Categorized | Featured, Health

Two isle students accepted to UH medical school

Pictured holding their acceptance letters from the medical school are Brian Imada of Honokaa, Jessica Yuen of Kapolei, Karra Imoto of Hilo, Jolana Gollero of Waipahu, Paul Muna Aguon of Guam, Andrea Bucci of Honolulu, January Andaya of Honolulu, Crystal Lam of Aiea, and Janelle Otsuji of Ewa Beach. (Photo courtesy of JABSOM)


Two Hawaii Island residents are among nine students who have received automatic entrance into the John A. Burns School of Medicine.

The nine are the latest students to complete JABSOM’s Imi Hoola (Those who seek to heal) Post-Baccalaureate Program, a yearlong intensive sometimes described as a “boot camp for medical school.”

These nine successful students are going to be among 66 members of the MD Class of 2016, which begins its studies next month.

For more than three decades, Imi Hoola has recruited promising students from historically under-represented and/or disadvantaged communities, helping them to successfully enroll in medical school and become physicians.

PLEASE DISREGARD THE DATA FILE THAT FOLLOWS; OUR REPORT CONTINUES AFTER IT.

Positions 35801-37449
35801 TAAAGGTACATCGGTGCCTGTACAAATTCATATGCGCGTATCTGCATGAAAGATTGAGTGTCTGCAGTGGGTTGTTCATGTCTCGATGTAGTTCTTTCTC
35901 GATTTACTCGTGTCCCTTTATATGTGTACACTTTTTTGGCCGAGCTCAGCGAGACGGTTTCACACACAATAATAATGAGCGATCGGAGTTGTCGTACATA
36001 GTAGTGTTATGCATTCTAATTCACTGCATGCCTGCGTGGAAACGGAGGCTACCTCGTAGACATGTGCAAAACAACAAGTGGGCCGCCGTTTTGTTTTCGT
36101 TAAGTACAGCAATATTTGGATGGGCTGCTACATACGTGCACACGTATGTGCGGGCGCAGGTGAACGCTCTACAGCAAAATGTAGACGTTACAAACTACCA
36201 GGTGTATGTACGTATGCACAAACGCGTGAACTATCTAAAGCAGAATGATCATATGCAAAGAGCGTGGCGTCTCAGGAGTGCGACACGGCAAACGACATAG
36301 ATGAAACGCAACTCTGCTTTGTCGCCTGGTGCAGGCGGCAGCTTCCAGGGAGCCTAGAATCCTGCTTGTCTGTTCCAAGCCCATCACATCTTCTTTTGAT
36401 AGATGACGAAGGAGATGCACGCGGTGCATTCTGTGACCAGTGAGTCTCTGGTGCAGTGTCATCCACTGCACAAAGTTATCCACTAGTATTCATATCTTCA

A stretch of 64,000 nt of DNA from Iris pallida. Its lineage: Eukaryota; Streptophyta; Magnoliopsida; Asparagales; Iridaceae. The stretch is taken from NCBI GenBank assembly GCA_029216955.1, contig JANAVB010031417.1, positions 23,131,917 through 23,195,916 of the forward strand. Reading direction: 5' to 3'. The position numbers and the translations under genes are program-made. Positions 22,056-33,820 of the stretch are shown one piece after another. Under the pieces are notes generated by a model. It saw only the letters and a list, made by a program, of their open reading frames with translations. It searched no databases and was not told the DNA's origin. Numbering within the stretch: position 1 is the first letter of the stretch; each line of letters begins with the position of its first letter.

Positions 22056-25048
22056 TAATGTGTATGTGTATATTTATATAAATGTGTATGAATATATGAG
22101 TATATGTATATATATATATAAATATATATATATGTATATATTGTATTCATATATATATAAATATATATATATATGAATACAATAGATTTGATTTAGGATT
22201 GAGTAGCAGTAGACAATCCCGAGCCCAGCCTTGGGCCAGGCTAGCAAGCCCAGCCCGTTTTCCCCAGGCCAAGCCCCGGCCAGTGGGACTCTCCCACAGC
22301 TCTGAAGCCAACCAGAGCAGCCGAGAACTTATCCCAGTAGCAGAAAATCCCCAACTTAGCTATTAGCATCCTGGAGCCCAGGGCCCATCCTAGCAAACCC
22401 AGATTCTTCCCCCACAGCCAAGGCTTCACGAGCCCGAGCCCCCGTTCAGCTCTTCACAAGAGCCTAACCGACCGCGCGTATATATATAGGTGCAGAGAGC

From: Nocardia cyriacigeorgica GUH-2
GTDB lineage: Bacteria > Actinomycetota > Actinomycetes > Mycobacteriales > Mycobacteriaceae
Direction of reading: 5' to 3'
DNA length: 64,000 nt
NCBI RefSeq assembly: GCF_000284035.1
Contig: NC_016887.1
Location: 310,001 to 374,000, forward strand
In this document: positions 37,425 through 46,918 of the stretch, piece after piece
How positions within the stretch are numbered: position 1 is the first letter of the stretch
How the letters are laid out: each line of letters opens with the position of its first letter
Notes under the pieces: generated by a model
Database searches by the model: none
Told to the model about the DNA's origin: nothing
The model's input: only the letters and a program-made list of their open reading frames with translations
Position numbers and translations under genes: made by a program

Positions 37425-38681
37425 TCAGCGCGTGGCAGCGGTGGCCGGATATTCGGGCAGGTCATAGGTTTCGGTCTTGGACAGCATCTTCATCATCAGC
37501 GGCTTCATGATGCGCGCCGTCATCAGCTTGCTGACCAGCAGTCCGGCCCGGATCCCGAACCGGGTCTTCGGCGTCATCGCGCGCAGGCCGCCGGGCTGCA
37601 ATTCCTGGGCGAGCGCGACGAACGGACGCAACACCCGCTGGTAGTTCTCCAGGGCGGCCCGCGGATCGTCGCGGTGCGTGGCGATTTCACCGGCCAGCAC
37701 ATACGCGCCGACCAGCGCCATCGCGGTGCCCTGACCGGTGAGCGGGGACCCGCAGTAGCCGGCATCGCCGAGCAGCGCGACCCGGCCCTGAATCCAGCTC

More than 225 physicians — 40 percent of them Native Hawaiians — have graduated from the John A. Burns School of Medicine through the Imi Hoola program. Nearly all of them have returned to their under-served communities to provide needed medical care.

JABSOM holds as a high priority the education and training of physicians from underserved communities, including Native Hawaiians and Pacific Islanders.

Census data from 2011 showed only 3 percent of physicians practicing in Hawaii are Native Hawaiian or Pacific Islander, even though 26.2 percent of the population is of that heritage.

The Imi Hoola Post-Baccalaureate Program Completion Ceremony, held June 13, “marks an important milestone in the students’ careers, recognizing their academic accomplishments, professional development and individual perseverance”, said Dr. Winona Lee, Director of the program and the Native Hawaiian Center of Excellence at JABSOM.

In April, each of the nine Imi students received $1,000 tuition assistance awards from the “Friends of Imi Hoola.”

The Queen’s Health Systems helps to fund the opportunity for a total of 12 promising students to enter the Imi Hoola program each year. The next class of 12 begins at JABSOM in July.

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